February 2, 2021 report
Research investigates variability of the blazar Mrk 421
Astronomers from Switzerland and Germany have performed multiwavelength observations of a high-synchrotron-peaked blazar known as Mrk 421. Results of this observational campaign provide more insights into the variability of gamma-ray emission from this source. The study was published January 26 on arXiv.org.
Blazars are very compact quasars associated with supermassive black holes at the centers of active, giant elliptical galaxies. In general, blazars belong to a larger group of active galaxies that host active galactic nuclei (AGN), and their characteristic features are relativistic jets pointed almost exactly toward the Earth. Based on their optical emission properties, astronomers divide blazars into two classes: flat-spectrum radio quasars (FSRQs) that feature broad, prominent optical emission lines, and BL Lacertae objects (BL Lacs), which do not.
Some FSRQs are high-synchrotron-peaked (HSP) sources as their synchrotron peak is above 1,000 THz in the rest frame. Observations show that particles are efficiently accelerated up to very high energies (VHEs) in the jets of HSPs, which makes such sources very interesting for astronomers studying extreme blazars.
At a redshift of about 0.031, Mrk 421 is a HSP blazar with a low-energy synchrotron component peaking above 100,000 THz. It showcases bright and persistent GeV and TeV emission with frequent ﬂaring activities. Previous observations have shown that gamma-ray emission from Mrk 421 is rapidly variable and its origin is still debated.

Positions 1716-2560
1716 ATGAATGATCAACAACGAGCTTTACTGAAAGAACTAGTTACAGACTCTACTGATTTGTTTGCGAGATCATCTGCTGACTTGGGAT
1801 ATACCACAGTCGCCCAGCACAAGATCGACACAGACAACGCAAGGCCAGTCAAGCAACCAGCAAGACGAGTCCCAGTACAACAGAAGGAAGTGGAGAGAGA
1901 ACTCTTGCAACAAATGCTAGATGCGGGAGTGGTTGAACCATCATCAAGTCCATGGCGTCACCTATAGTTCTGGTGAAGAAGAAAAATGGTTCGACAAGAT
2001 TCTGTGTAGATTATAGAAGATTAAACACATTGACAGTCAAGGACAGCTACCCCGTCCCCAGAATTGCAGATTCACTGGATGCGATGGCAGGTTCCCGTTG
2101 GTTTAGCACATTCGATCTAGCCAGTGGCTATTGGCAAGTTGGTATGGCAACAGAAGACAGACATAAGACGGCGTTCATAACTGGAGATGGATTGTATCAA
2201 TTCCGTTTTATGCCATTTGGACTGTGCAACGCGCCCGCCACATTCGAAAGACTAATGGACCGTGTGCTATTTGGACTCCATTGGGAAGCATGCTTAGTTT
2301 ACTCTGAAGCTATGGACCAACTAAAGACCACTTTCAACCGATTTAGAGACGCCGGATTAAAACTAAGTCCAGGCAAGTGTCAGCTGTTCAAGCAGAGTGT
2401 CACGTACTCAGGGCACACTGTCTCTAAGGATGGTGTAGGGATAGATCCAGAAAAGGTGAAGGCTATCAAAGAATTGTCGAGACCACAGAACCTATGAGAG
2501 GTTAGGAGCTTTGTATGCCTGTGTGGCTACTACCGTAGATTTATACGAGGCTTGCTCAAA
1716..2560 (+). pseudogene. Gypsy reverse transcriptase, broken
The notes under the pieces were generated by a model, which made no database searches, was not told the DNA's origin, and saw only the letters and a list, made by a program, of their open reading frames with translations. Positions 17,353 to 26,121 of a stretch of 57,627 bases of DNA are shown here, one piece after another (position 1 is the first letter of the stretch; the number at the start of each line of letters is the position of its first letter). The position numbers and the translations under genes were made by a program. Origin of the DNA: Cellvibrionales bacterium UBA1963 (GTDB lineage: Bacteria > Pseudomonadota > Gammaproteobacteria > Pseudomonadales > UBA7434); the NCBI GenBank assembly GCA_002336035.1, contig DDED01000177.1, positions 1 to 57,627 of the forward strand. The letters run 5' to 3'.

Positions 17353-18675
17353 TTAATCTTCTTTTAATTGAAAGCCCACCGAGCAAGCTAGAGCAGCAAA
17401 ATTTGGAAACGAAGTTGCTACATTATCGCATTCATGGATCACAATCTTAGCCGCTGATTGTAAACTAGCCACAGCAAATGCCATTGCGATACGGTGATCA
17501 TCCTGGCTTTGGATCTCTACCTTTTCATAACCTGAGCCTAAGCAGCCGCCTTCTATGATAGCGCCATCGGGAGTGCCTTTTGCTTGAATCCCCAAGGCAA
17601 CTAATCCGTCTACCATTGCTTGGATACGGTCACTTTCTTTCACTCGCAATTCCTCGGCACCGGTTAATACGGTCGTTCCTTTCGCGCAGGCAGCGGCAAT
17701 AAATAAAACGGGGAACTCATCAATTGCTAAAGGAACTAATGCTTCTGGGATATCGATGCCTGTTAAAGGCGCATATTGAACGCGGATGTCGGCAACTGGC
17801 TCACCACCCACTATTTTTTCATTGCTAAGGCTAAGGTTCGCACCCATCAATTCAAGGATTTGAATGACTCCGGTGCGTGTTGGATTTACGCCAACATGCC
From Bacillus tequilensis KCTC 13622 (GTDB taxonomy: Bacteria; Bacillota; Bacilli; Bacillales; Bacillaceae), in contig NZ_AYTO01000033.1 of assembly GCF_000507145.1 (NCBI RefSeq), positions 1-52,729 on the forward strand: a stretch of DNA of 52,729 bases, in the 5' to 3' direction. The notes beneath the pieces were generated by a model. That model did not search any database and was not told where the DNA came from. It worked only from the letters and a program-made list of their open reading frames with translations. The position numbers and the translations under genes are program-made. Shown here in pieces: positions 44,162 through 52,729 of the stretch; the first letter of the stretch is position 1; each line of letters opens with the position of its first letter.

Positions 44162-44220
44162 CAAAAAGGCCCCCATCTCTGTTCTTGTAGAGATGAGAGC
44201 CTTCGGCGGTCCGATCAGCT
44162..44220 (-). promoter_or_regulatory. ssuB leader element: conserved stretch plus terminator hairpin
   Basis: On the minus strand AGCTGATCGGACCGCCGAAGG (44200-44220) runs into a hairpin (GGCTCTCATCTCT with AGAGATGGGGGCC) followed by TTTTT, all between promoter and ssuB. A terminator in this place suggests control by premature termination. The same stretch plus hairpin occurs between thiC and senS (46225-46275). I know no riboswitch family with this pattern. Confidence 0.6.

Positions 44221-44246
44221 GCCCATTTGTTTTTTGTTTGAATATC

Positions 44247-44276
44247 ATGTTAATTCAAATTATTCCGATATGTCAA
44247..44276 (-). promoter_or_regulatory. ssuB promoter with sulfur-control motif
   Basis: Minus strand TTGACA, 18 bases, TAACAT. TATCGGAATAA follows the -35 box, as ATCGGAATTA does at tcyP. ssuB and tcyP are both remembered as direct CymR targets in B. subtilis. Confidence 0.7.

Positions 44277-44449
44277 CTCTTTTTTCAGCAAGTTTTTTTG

In order to shed more light on the origin of this emission, a team of astronomers led by Axel Arbet-Engels of the Swiss Federal Institute of Technology in Zurich, Switzerland, decided to analyze observational data obtained between December 2012 and April 2018, using nine different instruments spanning from radio to gamma-ray band.
"We used 5.5 years of unbiased observing campaign data, obtained using the FACT telescope and the Fermi LAT detector at TeV and GeV energies, the longest and densest so far, together with contemporaneous multi-wavelength observations, to characterize the variability of Mrk 421 and to constrain the underlying physical mechanisms," the researchers wrote in the paper.
The study found that the strongest variations of Mrk 421 occur in the hard X-rays and in the TeV energy band. It turned out that X-ray and flares in the TeV energy band are very well correlated. The TeV and X-ray fluxes measured simultaneously were also found to be correlated.
According to the paper, the average lag between the TeV and X-ray variations is at a level of less than 0.6 days. The variations in the GeV energy band appear to be strongly and widely correlated with optical and radio variability. It was found that the radio variations are lagging these in the GeV band by 30 to 100 days.
Summing up the results, the astronomers concluded that X-ray and TeV emissions are driven by the same population of high-energy particles. They added that such variability could be caused by variations of the electron maximal energy, or by, for instance, the magnetic field affecting electrons and protons.
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